Zola Jesus casts a beautifully dark spell on Ybor
Published: Tuesday, February 7, 2012
Updated: Wednesday, February 8, 2012 13:02
Zola Jesus, the stage name of singer songwriter Nika Roza Danilova, took to the Crowbar stage in Ybor City on Feb. 6, proving why she's been one of the most buzzed about acts of the past year.
Some may recognize her voice from her guest vocals on the song "Intro" off of M83's latest acclaimed effort, the album "Hurry Up, We're Dreaming," which may have yielded a few curious iTunes and YouTube searches for Jesus.
Last year saw the release of her third full-length studio album "Conatus." The album mixes cold industrial beats, aggressive electronic synths and classical string touches. With Jesus' operatic vocal style, the album has a mystical quality to it that translates well into her live show.
Backed up by drums, and electronic violin and synthesizer, Jesus took command of the audience with her booming, sorrowful vocals and firecracker-like stage presence.
Standing just above five feet and draped in white, Jesus took on a spritely form but unleashed a tidal wave of energy. In a trance, she curls herself into a ball and then explodes, violently thrashing about the stage in a feverish dance. At one point she even jumped into the crowd, dancing one-on-one with a few lucky audience members and weaving in and out of the towering onlookers before bursting back on the stage.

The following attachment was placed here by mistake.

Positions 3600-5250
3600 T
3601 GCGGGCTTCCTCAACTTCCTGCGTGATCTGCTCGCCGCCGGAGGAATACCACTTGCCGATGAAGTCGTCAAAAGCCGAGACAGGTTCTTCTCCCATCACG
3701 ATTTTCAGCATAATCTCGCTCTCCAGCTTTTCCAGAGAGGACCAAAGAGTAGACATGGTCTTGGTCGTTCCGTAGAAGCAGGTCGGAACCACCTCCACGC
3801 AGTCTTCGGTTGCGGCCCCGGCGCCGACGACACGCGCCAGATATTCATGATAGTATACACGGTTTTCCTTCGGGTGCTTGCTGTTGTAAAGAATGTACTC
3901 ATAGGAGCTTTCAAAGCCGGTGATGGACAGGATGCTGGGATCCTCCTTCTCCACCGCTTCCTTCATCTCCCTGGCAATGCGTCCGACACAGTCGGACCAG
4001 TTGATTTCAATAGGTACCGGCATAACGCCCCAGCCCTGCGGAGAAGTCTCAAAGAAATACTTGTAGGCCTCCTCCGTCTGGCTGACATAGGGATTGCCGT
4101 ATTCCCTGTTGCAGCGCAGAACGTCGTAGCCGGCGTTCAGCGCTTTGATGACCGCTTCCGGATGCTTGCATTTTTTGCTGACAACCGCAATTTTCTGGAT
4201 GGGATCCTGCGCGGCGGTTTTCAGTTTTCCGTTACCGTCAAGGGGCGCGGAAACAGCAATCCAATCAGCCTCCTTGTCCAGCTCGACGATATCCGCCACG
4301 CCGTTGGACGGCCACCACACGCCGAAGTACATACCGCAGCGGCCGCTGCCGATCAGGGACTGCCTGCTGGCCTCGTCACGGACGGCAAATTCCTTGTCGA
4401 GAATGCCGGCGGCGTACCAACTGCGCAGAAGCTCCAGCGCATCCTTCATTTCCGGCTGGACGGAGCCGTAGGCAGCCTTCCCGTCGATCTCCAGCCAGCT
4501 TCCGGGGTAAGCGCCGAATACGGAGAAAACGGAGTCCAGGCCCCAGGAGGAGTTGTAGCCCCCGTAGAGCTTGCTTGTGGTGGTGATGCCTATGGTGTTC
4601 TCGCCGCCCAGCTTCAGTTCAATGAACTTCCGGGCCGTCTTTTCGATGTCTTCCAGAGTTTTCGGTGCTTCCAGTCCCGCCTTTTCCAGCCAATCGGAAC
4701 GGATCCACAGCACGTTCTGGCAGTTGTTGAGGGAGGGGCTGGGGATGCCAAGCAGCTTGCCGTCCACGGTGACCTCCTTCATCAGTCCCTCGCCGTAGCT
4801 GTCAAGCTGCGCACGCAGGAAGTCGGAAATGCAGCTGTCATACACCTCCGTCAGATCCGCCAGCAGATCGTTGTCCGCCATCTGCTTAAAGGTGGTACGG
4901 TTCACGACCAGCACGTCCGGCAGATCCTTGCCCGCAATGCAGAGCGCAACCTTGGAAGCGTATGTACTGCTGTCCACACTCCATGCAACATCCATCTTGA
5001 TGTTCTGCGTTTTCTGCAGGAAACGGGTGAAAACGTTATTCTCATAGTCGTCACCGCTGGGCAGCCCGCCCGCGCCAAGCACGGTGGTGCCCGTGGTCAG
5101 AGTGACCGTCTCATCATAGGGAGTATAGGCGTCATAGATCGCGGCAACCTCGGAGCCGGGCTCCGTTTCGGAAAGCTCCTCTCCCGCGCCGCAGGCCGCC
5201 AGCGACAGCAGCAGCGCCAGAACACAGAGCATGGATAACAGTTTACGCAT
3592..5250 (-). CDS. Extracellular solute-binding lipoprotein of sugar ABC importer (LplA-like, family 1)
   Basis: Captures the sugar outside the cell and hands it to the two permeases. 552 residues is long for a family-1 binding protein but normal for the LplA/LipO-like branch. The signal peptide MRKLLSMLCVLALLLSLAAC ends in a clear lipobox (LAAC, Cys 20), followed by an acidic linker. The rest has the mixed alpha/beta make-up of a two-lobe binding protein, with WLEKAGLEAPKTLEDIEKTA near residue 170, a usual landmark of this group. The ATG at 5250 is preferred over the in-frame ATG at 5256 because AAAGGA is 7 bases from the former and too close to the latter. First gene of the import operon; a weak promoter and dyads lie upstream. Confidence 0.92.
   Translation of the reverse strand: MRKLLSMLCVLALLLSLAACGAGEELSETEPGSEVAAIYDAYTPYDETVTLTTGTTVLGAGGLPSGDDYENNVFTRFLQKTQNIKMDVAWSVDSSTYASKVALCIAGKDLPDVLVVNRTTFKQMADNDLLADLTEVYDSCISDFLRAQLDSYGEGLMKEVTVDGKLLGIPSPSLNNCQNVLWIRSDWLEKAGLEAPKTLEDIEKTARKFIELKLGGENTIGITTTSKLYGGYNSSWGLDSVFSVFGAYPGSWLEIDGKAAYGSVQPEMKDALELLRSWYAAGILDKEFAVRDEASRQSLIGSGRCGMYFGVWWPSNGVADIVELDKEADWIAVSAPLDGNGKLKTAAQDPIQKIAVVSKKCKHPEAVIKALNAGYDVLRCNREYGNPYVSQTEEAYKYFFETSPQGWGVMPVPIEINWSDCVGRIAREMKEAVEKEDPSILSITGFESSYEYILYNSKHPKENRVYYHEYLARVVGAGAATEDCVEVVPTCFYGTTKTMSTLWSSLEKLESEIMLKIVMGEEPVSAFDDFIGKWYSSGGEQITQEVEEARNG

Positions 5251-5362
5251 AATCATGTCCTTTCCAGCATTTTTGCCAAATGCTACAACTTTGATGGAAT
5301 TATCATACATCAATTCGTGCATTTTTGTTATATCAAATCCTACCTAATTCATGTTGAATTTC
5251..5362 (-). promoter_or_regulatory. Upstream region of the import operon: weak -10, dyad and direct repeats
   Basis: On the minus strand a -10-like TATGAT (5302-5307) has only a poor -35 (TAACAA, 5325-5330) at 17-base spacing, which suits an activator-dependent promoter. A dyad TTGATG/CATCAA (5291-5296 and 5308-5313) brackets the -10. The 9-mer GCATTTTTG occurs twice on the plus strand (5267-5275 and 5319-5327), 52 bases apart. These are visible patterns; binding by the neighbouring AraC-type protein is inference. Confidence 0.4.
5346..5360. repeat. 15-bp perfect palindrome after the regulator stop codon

It's rare to find an artist whose live act surpasses their studio-made sound. Even the best known artists are known to sound a little rougher for the wear on stage, but Jesus' music is all the more powerful when it's live and in the moment. Her voice pierces through the speakers, making everything in the room vibrate and enrapturing the audience in a veiled intimacy.
The stage is lit only by the flash of the audience's cameras and a black light installation in the form of a cube, which Jesus would climb atop many times throughout her performance. The stark lighting created the perfect atmosphere, both cold and intimate, allowing the audience to loose themselves in the music.
The set list consisted mainly of tracks from "Conatus" with some from her previous album "Stridulum II" incorporated in. Performed live, the music takes on a whole new depth. The bumping baselines and vocal high notes of the album sound almost antiseptic when placed beside the live experience.
One of the major hits was the third song of the evening, "In Your Nature." This was the song broke the ice between Jesus and audience, turning the crowd's standard concert etiquette swaying into full on dancing and jumping.
When the opening chant of her latest and perhaps most recognizable single "Seekir" began, nearly half the audience gasped and cheered in recognition. Jesus achieved the trancelike state she achieves with every song noticeably quicker, only tightening the grasp she held on the crowd the whole night.
While chances are nil that you'll ever hear her on local radio stations, her Ybor performance showed that she's more than capable of pleasing a crowd. Audience members hungrily plead for an encore and she gladly obliged, cementing herself as one of the most distinctive acts to pass through Tampa in a while.